I made my post just to point out that thermocouples and thermisters are unsuitable for precision temperature measurement compared to RTDs and that has been the case for decades. But even with their complexities like cold junction compensation and lower accuracy, thermocouples are preferred to RTDs because of their temperature range and price. RTDs have the advantage of at least an order of magnitude better accuracy. They do make "precision" thermocouples by using purer metals but accuracy is still limited by the cold junction compensation and they cost as much as an RTD solution making them only suitable for when you need increased accuracy outside of the temperature range where an RTD can be used. I was not addressing the use of RTDs 100 years ago but I can.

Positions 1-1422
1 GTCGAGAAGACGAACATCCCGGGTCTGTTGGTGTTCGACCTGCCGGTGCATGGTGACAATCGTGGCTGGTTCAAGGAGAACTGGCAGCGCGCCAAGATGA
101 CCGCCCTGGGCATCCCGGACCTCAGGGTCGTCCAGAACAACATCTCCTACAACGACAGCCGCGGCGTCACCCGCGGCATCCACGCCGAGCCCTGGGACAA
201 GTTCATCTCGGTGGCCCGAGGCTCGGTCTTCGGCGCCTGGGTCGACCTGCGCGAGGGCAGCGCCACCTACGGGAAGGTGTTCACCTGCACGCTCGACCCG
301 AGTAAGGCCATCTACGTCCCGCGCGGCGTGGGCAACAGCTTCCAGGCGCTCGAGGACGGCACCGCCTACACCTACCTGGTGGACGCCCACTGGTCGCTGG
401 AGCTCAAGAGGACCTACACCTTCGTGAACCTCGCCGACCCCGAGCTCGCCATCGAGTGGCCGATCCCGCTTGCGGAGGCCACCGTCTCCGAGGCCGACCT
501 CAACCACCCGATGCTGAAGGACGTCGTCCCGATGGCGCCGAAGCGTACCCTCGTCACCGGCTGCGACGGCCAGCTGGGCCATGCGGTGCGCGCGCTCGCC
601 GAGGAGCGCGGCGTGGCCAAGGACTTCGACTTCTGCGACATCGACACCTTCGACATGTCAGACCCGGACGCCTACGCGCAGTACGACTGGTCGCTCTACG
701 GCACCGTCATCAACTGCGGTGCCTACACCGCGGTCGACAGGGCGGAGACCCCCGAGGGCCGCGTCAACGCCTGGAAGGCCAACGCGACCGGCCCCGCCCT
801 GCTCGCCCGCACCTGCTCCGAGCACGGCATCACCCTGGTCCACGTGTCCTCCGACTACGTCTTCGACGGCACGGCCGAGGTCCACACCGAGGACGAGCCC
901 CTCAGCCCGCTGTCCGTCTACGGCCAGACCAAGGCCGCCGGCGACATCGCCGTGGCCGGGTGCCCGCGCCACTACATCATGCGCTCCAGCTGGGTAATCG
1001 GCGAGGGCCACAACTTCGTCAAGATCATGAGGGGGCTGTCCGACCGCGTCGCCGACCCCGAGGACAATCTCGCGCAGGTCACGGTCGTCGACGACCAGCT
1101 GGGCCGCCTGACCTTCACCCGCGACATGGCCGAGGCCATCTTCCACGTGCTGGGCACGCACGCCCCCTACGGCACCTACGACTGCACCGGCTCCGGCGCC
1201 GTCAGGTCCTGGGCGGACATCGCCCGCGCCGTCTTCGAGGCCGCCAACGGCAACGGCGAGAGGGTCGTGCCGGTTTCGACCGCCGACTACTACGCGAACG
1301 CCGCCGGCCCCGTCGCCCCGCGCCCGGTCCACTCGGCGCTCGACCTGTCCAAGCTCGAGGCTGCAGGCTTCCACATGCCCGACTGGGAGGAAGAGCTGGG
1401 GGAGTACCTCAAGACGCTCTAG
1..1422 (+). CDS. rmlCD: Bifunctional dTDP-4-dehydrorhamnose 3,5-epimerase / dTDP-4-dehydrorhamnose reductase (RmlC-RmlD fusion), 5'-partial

The need for a stable reference resistance is not unique to RTDs and it is hardly a problem; we have been building resistors out of Manganin which are stable over temperature and time for more than a century using the same construction techniques used to build RTDs. I have a pair of ESI impedance bridges which use wrapped wire (probably Manganin) over mica resistors (ESI made these in house) built in the 1960s which are still accurate to 3 or 4 significant digits. It is not real clear how accurate the bridges are because they are as good or better than any 0.1% resistor (or capacitor) that I have tested them with and that is about the limit of their precision anyway.
An accurate RTD thermometer without amplification or stable voltage or current sources could have been made 100 years ago using a balanced bridge, Kelvin Varley divider, and galvanometer. As a matter of fact, my old ESI impedance bridges work in exactly this way for DC resistance measurements; no stable reference voltage or current is needed and no amplification is needed.
This would have been pretty cumbersome way to measure temperature because you would need to balance the bridge for every reading and consult a chart to remove the non-linearity of the RTD so if you only needed 0.1F resolution, a mercury thermometer would have been better if only because of its ease of use in an adverse environment.